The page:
One hundred seventy-five years today after the Medal of the Immaculate Conception was revealed to a Daughter of Charity, the world has known the wonders which the Medal has brought upon the lives of millions, and undoubtedly, has changed the course of Church history. From 1830 to the present time the Medal has become what it was, and is, meant to be: a symbol of silent and dedicated, humble service to God, a badge of sanctity and piety, and a shield of purity.
The Medal was meant to be propagated. This is precisely the wish of Mary in 1830 when she told Sr. Catherine Laboure: “Have a Medal struck according to this model. All those who wear it with faith and confidence will receive abundant graces…”
Over the years the Medal, which was very so known as “Miraculous,” has been an instrument of numerous cures, protection from accident, pestilence, calamities, dangers.
Wherever Vincentian missionaries and Daughters of Charity go, the Miraculous Medal is also propagated. With the arrival of the first batch of Vincentian missionaries and Daughters of Charity in the Philippines in 1862, the seedbed of the mustard seed – of the Miraculous Medal – was prepared.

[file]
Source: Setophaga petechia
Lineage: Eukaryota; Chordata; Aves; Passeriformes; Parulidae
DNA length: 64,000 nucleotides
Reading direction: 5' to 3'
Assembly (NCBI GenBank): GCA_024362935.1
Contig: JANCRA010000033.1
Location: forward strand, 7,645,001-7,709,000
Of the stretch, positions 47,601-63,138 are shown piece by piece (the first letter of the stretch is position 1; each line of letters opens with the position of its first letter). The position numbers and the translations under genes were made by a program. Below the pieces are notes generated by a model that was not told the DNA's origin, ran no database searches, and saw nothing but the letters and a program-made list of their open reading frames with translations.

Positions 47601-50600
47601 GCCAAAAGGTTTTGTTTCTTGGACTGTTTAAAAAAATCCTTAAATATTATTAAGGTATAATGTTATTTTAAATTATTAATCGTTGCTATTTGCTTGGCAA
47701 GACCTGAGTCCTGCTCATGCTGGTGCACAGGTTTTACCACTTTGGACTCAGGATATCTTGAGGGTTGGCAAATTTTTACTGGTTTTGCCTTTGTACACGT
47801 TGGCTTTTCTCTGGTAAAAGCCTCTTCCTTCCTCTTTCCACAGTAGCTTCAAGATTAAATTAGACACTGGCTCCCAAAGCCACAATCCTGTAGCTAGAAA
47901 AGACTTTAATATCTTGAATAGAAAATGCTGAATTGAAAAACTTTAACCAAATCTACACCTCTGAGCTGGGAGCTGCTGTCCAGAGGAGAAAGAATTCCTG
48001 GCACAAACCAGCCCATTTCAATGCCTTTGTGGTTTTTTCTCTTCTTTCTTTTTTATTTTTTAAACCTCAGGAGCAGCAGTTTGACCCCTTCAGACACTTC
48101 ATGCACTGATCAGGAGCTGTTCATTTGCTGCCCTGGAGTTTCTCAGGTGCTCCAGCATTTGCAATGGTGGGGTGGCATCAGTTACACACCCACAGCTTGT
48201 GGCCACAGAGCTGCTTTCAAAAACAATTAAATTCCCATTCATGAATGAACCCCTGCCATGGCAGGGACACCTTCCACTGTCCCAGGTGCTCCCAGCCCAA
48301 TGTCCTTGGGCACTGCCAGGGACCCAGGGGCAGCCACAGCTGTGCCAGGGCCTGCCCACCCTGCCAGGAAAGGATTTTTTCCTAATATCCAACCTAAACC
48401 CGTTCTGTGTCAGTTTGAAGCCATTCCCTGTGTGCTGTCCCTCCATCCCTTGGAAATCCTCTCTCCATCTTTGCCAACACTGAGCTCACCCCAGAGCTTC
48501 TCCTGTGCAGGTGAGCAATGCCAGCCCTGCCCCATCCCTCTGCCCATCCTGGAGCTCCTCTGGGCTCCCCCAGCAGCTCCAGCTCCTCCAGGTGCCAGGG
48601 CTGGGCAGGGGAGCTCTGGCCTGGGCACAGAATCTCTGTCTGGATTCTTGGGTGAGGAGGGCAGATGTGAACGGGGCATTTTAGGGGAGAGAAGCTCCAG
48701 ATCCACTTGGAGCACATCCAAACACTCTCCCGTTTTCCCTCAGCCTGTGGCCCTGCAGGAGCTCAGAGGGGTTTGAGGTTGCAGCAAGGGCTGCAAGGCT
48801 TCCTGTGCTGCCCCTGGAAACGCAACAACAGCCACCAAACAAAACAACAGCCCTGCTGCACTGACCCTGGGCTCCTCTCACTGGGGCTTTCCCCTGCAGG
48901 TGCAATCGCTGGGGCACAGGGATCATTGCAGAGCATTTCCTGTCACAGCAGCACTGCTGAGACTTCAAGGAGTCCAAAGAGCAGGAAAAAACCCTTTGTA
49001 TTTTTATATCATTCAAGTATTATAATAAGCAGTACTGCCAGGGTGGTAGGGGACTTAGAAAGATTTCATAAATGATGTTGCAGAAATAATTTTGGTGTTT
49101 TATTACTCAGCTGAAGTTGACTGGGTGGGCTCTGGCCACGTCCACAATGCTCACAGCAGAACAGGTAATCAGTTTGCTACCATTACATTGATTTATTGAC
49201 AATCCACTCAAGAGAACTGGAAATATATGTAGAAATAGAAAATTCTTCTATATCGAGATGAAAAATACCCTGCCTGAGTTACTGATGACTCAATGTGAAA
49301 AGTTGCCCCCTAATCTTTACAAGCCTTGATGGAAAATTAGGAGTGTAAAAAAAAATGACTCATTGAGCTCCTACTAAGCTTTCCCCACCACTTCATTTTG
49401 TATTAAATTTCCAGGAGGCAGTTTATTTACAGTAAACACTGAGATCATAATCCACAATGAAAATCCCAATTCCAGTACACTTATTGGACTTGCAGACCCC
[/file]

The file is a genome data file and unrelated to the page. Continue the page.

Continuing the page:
Sometime in 1957, a layperson, Jose Chebat, approached Fr. Jesus Ma. Cavanna, then National Director of the Association of the Children of Mary in the Philippines, and suggested that the latter put up the Miraculous Medal Apostolate.
On August 15, 1957, feast day of the Assumption of Mary, Fr. Cavanna presented the draft of the Miraculous Medal Apostolate to the Council who, without the least objection, approved the establishment of the new movement. Thus, the Miraculous Medal Apostolate (MMA) was born. The date is significant, as it signifies that the movement will draw souls to God, through the Medal, thereby to enjoy the heavenly company of Mary in the glory of her assumption to heaven.
The Miraculous Medal Apostolate was formally launched during the Novena to Our Lady of the Miraculous Medal at the St. Vincent de Paul Church in November 1957 with Jose Chebat as the first honorary perpetual member in recognition of his pioneering idea of the movement in the Philippines.